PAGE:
James entered the first class of Maryknoll in 1912 and on December 7, 1915 became the second priest ordained in the Society. Three years later he was assigned to China. That first remarkable mission group consisted of Fathers Frederick Price, Francis X. Ford, Bernard Meyer, and James Walsh. They departed for Kwong Tung, China, on September 8, 1918. A year later, after the death of Fr. Price, Fr. Walsh became the Superior of the Maryknoll Mission in China. Pope Pius XI named Father Walsh, at age 36, as the first bishop of the Vicariate of Kongmoon. The missioner, to whom the Chinese Catholics gave the name of Wha Lee Son (Pillar of Truth), was ordained Shepherd of the Church on May 22, 1927, on Sancian Island, the death place of St. Francis Xavier. “The task of a missioner,” Bishop Walsh said at the time, “is to go to a place where he is not wanted, but needed and to remain until he is not needed but wanted.” Of his new role of Bishop he said to his missioners: “I am the least among you. Look upon me as your servant. I am made bishop chiefly to help you. If my help takes the form of direction, I hope you will realize it is intended to help just the same. But I think we understand each other; we are a happy family.”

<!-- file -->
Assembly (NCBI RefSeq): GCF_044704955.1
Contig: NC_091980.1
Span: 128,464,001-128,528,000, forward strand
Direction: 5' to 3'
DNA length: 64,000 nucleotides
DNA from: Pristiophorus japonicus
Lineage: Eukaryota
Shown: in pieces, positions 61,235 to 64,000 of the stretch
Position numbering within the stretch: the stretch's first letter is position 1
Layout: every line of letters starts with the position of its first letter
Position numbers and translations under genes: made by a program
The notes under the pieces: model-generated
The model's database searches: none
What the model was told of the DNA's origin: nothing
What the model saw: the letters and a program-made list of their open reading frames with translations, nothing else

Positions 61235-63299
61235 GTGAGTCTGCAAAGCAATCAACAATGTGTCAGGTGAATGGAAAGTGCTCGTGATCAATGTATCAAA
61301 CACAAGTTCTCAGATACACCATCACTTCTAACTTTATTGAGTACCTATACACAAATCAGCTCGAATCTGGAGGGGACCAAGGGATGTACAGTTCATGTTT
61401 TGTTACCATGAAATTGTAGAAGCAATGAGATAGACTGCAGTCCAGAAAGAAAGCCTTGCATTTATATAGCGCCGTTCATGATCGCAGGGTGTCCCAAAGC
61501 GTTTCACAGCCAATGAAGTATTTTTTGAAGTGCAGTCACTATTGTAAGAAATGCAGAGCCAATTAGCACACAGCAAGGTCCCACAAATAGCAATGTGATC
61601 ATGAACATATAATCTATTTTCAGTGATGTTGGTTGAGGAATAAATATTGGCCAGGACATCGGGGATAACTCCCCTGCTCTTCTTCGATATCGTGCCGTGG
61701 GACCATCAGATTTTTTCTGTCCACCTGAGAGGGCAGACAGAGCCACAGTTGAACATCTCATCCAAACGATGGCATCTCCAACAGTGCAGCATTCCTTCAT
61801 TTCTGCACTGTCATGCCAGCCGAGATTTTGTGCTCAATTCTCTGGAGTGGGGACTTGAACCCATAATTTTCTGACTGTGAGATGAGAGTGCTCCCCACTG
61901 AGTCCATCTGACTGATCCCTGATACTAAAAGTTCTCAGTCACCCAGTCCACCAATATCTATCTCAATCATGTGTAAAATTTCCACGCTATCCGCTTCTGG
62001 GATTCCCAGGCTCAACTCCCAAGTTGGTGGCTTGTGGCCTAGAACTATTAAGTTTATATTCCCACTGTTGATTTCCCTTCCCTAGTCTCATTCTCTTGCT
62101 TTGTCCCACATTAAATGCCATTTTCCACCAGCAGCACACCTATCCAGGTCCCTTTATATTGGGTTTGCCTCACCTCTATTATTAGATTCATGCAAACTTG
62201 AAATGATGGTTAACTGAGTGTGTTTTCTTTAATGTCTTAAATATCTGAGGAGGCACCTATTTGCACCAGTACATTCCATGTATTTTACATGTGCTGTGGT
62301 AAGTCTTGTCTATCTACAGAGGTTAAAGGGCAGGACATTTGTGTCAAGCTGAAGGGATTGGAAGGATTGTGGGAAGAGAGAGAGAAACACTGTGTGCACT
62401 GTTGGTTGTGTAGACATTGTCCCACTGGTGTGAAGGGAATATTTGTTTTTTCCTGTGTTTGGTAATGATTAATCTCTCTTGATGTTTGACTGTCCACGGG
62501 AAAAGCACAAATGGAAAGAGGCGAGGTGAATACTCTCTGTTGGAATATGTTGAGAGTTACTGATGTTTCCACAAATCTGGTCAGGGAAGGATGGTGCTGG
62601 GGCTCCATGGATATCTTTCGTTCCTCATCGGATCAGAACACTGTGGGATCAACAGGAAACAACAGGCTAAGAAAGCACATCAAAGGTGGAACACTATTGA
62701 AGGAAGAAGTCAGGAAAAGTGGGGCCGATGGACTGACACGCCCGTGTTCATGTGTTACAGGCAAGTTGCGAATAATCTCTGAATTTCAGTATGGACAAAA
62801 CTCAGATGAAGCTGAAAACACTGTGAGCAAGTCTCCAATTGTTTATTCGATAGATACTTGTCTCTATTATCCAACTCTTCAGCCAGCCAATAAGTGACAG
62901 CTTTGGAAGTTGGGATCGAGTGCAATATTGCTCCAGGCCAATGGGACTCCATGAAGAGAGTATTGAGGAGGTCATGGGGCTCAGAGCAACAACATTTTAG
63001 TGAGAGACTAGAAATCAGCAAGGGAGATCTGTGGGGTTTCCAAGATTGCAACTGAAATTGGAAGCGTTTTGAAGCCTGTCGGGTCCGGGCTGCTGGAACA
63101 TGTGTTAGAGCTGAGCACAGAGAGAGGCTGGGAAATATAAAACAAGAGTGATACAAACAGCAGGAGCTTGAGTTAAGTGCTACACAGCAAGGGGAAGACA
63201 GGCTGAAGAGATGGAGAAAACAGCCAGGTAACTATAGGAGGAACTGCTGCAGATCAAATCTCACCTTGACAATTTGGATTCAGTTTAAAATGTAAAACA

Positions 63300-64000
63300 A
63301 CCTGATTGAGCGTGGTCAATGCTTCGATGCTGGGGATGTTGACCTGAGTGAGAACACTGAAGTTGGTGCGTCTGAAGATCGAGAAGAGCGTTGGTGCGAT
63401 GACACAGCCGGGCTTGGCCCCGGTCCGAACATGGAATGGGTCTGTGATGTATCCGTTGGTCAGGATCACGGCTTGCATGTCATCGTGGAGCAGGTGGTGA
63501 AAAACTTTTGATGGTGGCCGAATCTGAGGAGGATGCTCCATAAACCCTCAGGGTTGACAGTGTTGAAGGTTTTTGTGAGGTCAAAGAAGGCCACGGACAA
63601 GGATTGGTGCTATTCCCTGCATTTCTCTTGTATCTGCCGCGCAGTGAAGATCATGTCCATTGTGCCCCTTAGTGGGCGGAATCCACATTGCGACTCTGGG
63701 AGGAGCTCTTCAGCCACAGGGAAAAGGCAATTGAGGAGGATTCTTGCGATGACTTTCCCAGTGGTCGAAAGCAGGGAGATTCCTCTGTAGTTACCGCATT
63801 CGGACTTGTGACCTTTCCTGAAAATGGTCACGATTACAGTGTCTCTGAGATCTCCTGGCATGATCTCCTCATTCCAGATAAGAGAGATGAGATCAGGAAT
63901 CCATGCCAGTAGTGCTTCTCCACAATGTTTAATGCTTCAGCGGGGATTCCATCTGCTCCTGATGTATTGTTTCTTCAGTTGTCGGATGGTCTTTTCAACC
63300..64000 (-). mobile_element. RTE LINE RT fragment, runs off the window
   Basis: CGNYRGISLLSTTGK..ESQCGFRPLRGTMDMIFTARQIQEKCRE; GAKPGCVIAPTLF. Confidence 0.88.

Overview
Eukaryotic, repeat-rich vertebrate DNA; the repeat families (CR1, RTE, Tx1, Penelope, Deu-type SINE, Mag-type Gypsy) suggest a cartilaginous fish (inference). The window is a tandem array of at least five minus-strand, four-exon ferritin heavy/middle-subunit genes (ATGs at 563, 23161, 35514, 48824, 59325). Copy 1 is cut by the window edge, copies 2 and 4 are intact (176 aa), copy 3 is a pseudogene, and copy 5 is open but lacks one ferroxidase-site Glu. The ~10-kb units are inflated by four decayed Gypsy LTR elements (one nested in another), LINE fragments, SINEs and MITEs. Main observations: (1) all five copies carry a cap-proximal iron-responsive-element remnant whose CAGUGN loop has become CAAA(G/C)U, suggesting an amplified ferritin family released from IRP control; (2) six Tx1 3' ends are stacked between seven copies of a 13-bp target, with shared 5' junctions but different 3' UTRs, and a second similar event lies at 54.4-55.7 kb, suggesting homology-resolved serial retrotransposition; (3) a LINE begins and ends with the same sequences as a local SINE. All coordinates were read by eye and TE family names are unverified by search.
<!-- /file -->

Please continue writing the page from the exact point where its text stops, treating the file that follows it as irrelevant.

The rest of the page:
Bishop Walsh returned to Maryknoll, N.Y. in 1936, following the death of Bishop James Anthony Walsh. In April of that year he was elected the second Superior General of Maryknoll. During his ten-year term he supervised Maryknoll’s first mission efforts to Latin America and Africa. At the Vatican’s request after his term of office, Bishop Walsh returned to China in 1948 as head of the Catholic Central Bureau in Shanghai to coordinate the Church’s missionary efforts throughout the country.